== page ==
Democracy is the choice to elect our own leaders and heads of states

Democracy is the choice to elect our own leaders and heads of states. Every country or organisation has a small group of people who serve as leaders or executive members. It is this leadership class rather than the organisations membership will inevitably grow to dominate the organisation power structures. This essay will discuss the iron law of oligarchy as political theory that is also applicable in any form of organisation and also discuss if this theory is indeed an iron law or organisations can function democratically. In this essay we have drawn ideals from Michels since he is the one who coined the term, iron law of oligarchy. We have also discussed some imperative points by Voss and Sherman to discover whether or not the iron law of oligarchy truly is an iron law or it can be broken.
Michels developed the iron law of oligarchy as political theory. An iron law is a regulation or controlling principle that is impossible to prevent (Oxford, 2010) and oligarchy refers to a small group of people having control of a country or organisation (Oxford, 2010). Speaking from what he experienced from politically aware groups and trade unions having a difficulty to function democratically affirming his argument in 1911, Robert Michels stated “he who says organisation says oligarchy.” According to Michels (1959) the iron law of oligarchy is a theory which proposes that all complex organizations regardless of how democratic they are when they commence, gradually become an oligarchy. The iron law of oligarchy it is the trend of a formal organization to be controlled by a small, self-perpetuated elites (Michels, 1911). He observed that since no sufficiently large and complex organisations can function purely as a direct democracy, power within an organisation will always be delegated to individuals within that group, elected or otherwise. According to Michels all organisations come to be run by a leadership class who often function as paid administrators, executives, spokespersons, political strategists and organisers for the organisation far from being servants of the masses. It is this leadership class rather than the organisations membership will inevitably grow to dominate the organisation power structures.
According to Michels (1959) the state is merely the executive committee of the ruling class. This is because the state as led by the ANC ruling party in South Africa as an organisation has policies and laws that favour capitalism over a socialist agenda, and the Executive within this party are the elites. Going back to the iron law of oligarchy, the state ruled by the ANC produced elites, who are democratically put into power by the masses, however when these individuals get into power democracy is no longer something visible to the masses. To support the fact that it has become the oligarchy, South African scholars have argued that the current state during the struggle against apartheid advanced a socialist agenda with the masses, but now that they are in power they have adopted a capitalist system that has vested too much power on a few individuals making them an elite group (Hudson, 1986). This goes back to the point raised by Michels (1959) where he said that even if the majority seize power from the bourgeoisie, it is permanently incapable of self-government as within it will develop a new strong organised minority which raises itself to the rank of a governing class. By controlling who has access to information, those in power can centralise their power successfully often with little accountability due to the apathy.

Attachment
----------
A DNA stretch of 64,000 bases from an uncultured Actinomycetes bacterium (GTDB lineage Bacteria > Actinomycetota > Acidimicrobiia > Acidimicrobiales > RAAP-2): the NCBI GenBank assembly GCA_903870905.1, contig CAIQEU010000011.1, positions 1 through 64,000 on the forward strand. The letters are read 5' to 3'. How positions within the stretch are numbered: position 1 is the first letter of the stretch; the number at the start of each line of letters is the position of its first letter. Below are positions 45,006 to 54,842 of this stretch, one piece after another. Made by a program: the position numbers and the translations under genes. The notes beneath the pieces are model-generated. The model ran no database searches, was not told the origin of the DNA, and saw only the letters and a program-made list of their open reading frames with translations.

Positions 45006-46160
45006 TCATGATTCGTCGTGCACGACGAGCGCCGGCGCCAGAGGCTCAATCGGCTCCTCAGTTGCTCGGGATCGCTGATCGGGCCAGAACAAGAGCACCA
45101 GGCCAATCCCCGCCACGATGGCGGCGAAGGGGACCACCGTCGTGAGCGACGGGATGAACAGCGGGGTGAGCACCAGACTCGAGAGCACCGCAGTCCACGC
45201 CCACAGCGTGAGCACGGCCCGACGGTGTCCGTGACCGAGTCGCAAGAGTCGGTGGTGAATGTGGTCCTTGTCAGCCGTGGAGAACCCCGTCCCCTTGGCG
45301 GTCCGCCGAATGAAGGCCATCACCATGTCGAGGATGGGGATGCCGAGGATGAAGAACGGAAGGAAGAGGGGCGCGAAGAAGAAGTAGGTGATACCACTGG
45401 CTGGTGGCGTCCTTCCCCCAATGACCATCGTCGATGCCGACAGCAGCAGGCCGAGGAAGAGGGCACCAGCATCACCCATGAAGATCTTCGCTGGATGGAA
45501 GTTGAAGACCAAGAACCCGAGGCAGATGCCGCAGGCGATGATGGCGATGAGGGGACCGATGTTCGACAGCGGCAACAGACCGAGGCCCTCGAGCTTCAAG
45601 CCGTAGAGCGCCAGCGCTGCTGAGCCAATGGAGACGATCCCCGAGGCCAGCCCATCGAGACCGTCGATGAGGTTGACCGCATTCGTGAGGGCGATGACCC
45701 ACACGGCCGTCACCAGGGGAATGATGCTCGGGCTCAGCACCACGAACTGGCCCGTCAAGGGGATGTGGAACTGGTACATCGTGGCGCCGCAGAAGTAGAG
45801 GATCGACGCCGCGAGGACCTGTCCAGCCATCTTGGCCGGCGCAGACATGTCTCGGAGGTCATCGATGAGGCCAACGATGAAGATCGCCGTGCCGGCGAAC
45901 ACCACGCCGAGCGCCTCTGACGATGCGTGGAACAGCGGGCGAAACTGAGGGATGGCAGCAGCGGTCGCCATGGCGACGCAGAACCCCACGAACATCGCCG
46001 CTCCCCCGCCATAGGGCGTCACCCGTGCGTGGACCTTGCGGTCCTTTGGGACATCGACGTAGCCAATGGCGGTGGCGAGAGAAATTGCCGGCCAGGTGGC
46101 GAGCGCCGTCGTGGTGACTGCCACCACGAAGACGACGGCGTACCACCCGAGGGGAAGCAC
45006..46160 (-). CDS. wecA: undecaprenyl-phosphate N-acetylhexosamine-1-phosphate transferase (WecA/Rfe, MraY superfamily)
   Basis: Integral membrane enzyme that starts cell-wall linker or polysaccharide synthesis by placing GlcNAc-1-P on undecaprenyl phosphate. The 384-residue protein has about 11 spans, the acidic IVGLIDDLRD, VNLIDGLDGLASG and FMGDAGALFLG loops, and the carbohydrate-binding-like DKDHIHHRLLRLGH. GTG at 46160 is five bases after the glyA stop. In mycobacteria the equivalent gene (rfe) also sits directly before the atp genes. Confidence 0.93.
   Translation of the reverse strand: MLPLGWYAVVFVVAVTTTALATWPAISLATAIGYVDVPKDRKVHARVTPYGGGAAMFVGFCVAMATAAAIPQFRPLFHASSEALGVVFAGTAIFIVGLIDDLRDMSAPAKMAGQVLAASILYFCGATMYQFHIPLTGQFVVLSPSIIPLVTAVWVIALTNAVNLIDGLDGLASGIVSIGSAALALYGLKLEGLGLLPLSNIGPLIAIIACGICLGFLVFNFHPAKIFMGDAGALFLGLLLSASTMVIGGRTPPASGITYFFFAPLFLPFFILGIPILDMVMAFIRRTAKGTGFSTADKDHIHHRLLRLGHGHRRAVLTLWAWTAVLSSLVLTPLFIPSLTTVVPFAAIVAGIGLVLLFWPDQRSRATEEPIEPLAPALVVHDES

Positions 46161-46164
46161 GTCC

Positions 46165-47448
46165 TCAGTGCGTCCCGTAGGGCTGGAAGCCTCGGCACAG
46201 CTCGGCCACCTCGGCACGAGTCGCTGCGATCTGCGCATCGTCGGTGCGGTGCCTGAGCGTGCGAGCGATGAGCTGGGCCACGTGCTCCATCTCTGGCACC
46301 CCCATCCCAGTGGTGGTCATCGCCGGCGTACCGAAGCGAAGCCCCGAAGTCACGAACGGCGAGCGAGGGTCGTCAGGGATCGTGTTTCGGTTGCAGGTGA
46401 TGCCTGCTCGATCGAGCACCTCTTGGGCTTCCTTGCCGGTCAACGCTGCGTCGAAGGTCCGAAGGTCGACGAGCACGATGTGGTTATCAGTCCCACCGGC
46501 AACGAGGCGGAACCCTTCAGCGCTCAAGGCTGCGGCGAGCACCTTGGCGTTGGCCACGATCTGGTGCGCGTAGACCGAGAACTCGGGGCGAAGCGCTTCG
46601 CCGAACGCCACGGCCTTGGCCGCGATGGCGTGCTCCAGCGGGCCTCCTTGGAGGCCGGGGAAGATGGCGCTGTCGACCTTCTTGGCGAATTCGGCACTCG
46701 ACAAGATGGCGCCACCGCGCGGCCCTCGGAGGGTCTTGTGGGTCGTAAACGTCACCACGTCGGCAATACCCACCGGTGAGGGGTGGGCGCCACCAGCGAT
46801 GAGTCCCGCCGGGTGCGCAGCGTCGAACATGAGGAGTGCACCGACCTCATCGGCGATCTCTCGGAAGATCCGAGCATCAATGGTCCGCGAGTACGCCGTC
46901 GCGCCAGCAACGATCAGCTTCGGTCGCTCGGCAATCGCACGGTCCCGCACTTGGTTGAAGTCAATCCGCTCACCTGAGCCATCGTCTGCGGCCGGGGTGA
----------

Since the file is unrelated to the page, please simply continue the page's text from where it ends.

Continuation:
The iron law of oligarchy which is the rule by the elite or an oligarchy then will seem inevitable as an iron law within any democratic organisation as part of the tactical and technical necessitates of that organisation. As the above illustration depicts, the state can turn from being the representative of the masses to an oligarchical organisation which often makes the executives members more powerful than the masses known as the citizens. For instance, the news around president Cyril Ramaphosa working for the state with the state as a shareholder and a board member in Lonmnin shows that power can put one in a position where there is a conflict of interest. It was reported that he, together with the state and the Lonmin board members permitted police officers to subvert the protest by the mine workers of Marikina. This implies that regardless of how democratic the state might claim to be, it eventually became an oligarchy. It is always about the hierarchical bureaucratic system which allows them to make final decisions that protect the interests of certain individuals belonging to the oligarchy. When workers protested, the state through deployment of the police as it purported the protestors as criminals than citizens fighting for their right (Alexander, 2013). In this way the government intervened to protect the oligarchy. Based on these facts, it appears as though Robert Michels was right to state that it seems impossible for the organisation to function democratically.